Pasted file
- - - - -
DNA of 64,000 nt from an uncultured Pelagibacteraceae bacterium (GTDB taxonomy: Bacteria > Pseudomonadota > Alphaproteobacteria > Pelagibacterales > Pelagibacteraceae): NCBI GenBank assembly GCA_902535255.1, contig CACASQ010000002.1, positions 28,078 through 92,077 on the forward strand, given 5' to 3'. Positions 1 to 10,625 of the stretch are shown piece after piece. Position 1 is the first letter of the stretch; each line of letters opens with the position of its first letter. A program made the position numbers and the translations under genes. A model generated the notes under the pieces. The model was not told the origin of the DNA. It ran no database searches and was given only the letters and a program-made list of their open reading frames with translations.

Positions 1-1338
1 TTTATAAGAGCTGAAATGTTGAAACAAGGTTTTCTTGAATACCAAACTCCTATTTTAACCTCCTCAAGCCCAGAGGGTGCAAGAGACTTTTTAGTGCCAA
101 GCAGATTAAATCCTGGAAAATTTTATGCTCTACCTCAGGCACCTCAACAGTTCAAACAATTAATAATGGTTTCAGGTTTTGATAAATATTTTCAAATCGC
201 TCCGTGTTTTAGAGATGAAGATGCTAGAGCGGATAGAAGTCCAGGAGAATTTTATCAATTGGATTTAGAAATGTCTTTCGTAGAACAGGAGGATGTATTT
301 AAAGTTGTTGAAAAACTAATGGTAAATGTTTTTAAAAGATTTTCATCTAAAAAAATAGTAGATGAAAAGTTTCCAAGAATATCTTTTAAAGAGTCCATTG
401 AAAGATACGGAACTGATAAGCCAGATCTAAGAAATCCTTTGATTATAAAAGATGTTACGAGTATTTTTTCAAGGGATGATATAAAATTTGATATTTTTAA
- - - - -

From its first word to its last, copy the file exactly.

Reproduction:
DNA of 64,000 nt from an uncultured Pelagibacteraceae bacterium (GTDB taxonomy: Bacteria > Pseudomonadota > Alphaproteobacteria > Pelagibacterales > Pelagibacteraceae): NCBI GenBank assembly GCA_902535255.1, contig CACASQ010000002.1, positions 28,078 through 92,077 on the forward strand, given 5' to 3'. Positions 1 to 10,625 of the stretch are shown piece after piece. Position 1 is the first letter of the stretch; each line of letters opens with the position of its first letter. A program made the position numbers and the translations under genes. A model generated the notes under the pieces. The model was not told the origin of the DNA. It ran no database searches and was given only the letters and a program-made list of their open reading frames with translations.

Positions 1-1338
1 TTTATAAGAGCTGAAATGTTGAAACAAGGTTTTCTTGAATACCAAACTCCTATTTTAACCTCCTCAAGCCCAGAGGGTGCAAGAGACTTTTTAGTGCCAA
101 GCAGATTAAATCCTGGAAAATTTTATGCTCTACCTCAGGCACCTCAACAGTTCAAACAATTAATAATGGTTTCAGGTTTTGATAAATATTTTCAAATCGC
201 TCCGTGTTTTAGAGATGAAGATGCTAGAGCGGATAGAAGTCCAGGAGAATTTTATCAATTGGATTTAGAAATGTCTTTCGTAGAACAGGAGGATGTATTT
301 AAAGTTGTTGAAAAACTAATGGTAAATGTTTTTAAAAGATTTTCATCTAAAAAAATAGTAGATGAAAAGTTTCCAAGAATATCTTTTAAAGAGTCCATTG
401 AAAGATACGGAACTGATAAGCCAGATCTAAGAAATCCTTTGATTATAAAAGATGTTACGAGTATTTTTTCAAGGGATGATATAAAATTTGATATTTTTAA